News Release 1996-29 | March 7, 1996

Remarks by Douglas E. Harris Senior Deputy Comptroller before the International Swaps and Derivatives Association 11th Annual General Meeting

Thank you. First of all, I would like to say that I am very honored to have the opportunity for the second time in as many years to address ISDA's Annual General Meeting. The work that is done by my group at the Office of the Comptroller of the Currency (OCC) most directly affects the banks that are ISDA members. But it is also the case that the issues that we address, and the policy positions that we develop, have an affect on ISDA's non-bank members. Therefore, the opportunity to come before you and explain our positions and new initiatives and to get your feedback is invaluable.

My topic this morning is OCC's revised Examiner Guidance for Financial Derivatives. We are still developing that Guidance and at this point I cannot give you a firm timetable for its release, although sometime in the second quarter is likely. Nonetheless, I would like to talk to you about some of the modifications and additions that we are considering at this time to our existing Guidance.

Before I discuss the guidance, however, I would first like to talk to you about what I consider to be one of the more important documents that we have released over the last two years: a paper entitled "Trading Activities at Commercial Banks", which was released in December, 1995. That paper was prepared by the staffs of the OCC, the Fed and the FDIC, with input from the SEC and the CFTC.

Many of you will remember that in April of 1994, the House Banking Committee held a hearing on hedge funds' trading activities. At the hearing, George Soros, the principal manager of The Quantum Group of Funds, very deftly turned some of the concerns and criticisms directed at hedge funds toward commercial banks. He claimed that banks were engaged in the same sort of activities as hedge funds under the name "proprietary trading," and that they did so with the support of federal deposit insurance.

Then in May, 1994, the U.S. General Accounting Office (GAO) released a report to Congress entitled "Financial Derivatives: Actions Needed to Protect the Financial System." Included in one of the GAO's Recommendations to Congress was the following statement:

"Gaps and weaknesses in OTC derivatives regulation clearly demonstrate that the existing regulatory structure has not kept pace with the dramatic and rapid changes in the domestic and global financial markets that have occurred over the past several years. Banking, securities, futures and insurance are no longer separate and distinct industries that can be well regulated by the existing patchwork quilt of federal and state agencies. Many issues need to be debated and decided, including the appropriate uses of federally insured deposits and the extent to which they should be used to finance large-scale proprietary trading in derivatives or other financial instruments."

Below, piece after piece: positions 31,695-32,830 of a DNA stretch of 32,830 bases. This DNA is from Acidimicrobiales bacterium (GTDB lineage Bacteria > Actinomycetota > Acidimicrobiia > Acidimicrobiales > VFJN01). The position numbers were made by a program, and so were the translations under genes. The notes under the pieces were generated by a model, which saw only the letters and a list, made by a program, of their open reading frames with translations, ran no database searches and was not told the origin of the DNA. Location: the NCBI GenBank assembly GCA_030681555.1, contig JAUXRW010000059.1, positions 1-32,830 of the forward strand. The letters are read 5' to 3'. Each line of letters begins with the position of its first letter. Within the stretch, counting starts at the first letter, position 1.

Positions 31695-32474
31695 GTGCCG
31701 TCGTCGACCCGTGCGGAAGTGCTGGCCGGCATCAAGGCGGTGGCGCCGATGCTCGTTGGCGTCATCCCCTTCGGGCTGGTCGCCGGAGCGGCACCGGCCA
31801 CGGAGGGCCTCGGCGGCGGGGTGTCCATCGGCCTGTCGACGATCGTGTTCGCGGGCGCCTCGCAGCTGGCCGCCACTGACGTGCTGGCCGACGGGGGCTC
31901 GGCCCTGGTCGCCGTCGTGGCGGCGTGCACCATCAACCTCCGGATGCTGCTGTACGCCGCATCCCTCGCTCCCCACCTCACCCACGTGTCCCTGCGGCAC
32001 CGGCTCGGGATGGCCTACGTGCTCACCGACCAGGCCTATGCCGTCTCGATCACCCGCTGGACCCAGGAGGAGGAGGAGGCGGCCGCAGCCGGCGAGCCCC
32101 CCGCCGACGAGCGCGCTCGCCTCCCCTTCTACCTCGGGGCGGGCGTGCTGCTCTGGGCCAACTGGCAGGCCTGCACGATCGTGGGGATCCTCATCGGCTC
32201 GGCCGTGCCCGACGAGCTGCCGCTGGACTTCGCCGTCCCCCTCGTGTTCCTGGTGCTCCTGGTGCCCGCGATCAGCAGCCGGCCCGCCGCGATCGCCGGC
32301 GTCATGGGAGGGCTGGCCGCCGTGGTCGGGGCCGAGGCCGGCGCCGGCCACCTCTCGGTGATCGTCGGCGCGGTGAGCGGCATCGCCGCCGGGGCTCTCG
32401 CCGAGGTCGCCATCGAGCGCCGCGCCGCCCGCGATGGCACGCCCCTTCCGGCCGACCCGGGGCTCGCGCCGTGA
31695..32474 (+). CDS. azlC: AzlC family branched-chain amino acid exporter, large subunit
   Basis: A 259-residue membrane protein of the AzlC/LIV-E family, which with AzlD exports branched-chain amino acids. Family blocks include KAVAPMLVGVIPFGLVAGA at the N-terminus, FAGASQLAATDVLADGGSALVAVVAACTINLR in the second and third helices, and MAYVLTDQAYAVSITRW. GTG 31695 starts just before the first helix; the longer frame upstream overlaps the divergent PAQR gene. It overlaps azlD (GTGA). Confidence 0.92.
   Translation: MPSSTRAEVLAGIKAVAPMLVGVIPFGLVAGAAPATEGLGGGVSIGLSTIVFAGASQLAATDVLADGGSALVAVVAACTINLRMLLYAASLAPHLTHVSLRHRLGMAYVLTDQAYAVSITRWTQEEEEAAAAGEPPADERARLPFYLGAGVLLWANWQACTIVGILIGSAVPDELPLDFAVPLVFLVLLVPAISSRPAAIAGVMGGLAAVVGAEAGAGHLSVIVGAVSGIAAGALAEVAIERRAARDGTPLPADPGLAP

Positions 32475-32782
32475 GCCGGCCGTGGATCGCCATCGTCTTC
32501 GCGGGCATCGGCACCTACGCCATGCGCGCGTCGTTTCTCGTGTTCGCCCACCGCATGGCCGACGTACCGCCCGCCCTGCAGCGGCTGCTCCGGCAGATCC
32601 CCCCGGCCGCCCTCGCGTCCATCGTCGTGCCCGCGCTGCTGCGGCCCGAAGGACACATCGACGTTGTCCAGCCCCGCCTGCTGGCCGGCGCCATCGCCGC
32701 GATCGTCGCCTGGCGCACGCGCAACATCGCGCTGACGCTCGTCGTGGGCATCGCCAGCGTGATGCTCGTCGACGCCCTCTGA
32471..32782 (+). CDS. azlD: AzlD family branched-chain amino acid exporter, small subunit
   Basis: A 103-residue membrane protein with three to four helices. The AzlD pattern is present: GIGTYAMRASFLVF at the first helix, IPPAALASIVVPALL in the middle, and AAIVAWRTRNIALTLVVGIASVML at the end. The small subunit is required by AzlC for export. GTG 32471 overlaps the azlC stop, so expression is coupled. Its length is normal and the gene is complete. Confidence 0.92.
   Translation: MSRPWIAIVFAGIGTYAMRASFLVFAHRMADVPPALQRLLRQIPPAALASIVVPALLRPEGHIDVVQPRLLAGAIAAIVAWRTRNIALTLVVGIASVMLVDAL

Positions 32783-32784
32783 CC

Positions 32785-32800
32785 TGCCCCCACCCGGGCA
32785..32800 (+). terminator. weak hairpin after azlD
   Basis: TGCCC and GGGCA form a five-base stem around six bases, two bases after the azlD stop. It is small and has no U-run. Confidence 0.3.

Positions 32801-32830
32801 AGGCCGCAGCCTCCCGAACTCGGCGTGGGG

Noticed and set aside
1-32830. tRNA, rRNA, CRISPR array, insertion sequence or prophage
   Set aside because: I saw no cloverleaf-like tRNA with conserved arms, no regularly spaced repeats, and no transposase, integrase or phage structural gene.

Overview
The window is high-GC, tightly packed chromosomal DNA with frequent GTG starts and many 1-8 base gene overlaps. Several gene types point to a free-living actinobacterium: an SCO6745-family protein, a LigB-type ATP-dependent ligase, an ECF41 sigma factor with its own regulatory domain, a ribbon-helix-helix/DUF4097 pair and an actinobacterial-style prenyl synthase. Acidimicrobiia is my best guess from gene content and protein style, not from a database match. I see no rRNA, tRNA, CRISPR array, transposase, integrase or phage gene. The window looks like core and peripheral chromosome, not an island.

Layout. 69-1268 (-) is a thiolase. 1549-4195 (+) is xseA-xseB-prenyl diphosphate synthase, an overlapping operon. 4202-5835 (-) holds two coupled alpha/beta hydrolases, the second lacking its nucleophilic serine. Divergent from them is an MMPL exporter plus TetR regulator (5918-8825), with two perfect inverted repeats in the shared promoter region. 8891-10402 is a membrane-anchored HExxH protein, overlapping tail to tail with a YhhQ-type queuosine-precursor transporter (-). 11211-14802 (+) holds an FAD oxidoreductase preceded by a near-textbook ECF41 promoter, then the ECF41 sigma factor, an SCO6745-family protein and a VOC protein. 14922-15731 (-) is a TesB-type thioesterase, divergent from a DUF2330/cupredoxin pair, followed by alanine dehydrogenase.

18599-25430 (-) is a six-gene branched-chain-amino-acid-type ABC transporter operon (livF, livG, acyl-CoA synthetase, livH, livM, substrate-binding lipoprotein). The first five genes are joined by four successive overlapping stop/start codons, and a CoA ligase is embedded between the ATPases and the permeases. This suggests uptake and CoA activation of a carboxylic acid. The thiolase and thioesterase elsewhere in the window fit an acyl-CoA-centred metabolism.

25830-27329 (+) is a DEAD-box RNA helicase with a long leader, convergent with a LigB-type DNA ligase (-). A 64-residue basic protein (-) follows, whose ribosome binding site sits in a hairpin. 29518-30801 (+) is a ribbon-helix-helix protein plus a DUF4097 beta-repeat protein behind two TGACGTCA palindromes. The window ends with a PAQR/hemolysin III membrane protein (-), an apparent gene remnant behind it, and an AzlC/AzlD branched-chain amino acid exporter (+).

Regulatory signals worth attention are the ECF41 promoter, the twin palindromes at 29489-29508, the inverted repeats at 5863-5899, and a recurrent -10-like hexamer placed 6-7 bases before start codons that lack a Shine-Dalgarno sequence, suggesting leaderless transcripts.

In the following months, several members of Congress, including Senators Dorgan and Riegle, introduced bills, some of which would have forced either all derivatives activities or all proprietary trading out of commercial banks and into separate subsidiaries or affiliates. One of the things that should have been obvious to many of you was that there was considerable confusion, especially in Washington, between proprietary trading and derivatives trading, with many unable to distinguish between the two.

In a July 18, 1994, response to Congressman Dingell regarding the GAO's recommendation, then Treasury Secretary Bentsen said:

"The Treasury, which includes the [OCC] and the [OTS], and the Federal Reserve do not perceive the risks associated with proprietary trading, if properly managed, to be inherently greater than those associated with other banking activities ... Nevertheless, the central role that banks play in the economy, and the fact that federally insured institutions are engaging in these activities, raise public policy issues. As a result, federal banking regulators are devoting further attention to this area."

During the summer of 1994, the three federal banking agencies undertook a study to address many of the questions raised about banks' proprietary trading activities: "What is proprietary trading? How large is it? How widespread is it? Who engages in it? What are the risks? How are they managed and controlled? Are current risk management processes sufficient?" Underlying these questions were concerns that revenues from trading activities can be more volatile than those from other banking activities; that trading activities may produce sudden and sizeable losses that could threaten the solvency of the bank; and that, therefore, proprietary trading may be an inappropriate activity for a federally insured depository institution.

The paper we produced is largely an educational document full of interesting information (much of it in the appendices), much of which had not previously been compiled in this form. Though our original intent was to study and report on proprietary trading activities, the paper is also an overview of commercial bank trading activities generally. It discusses trading instruments and trading methods; the growth and involvement of banks in those activities; and the risks and benefits posed by trading; how those risks are managed by the banks; and how those risks are supervised by the regulators.

One of the first issues we address is "what is proprietary trading?" and "how do you distinguish it or can you distinguish it from other types of trading activities?" We found that trading occurs along a continuum. Though we were able to make distinctions between each of "matched trading", "market-making," "positioning" and "proprietary trading," in practice, the lines between them became blurred. In fact, only a handful of the major trading banks formally segregate their proprietary trading activities.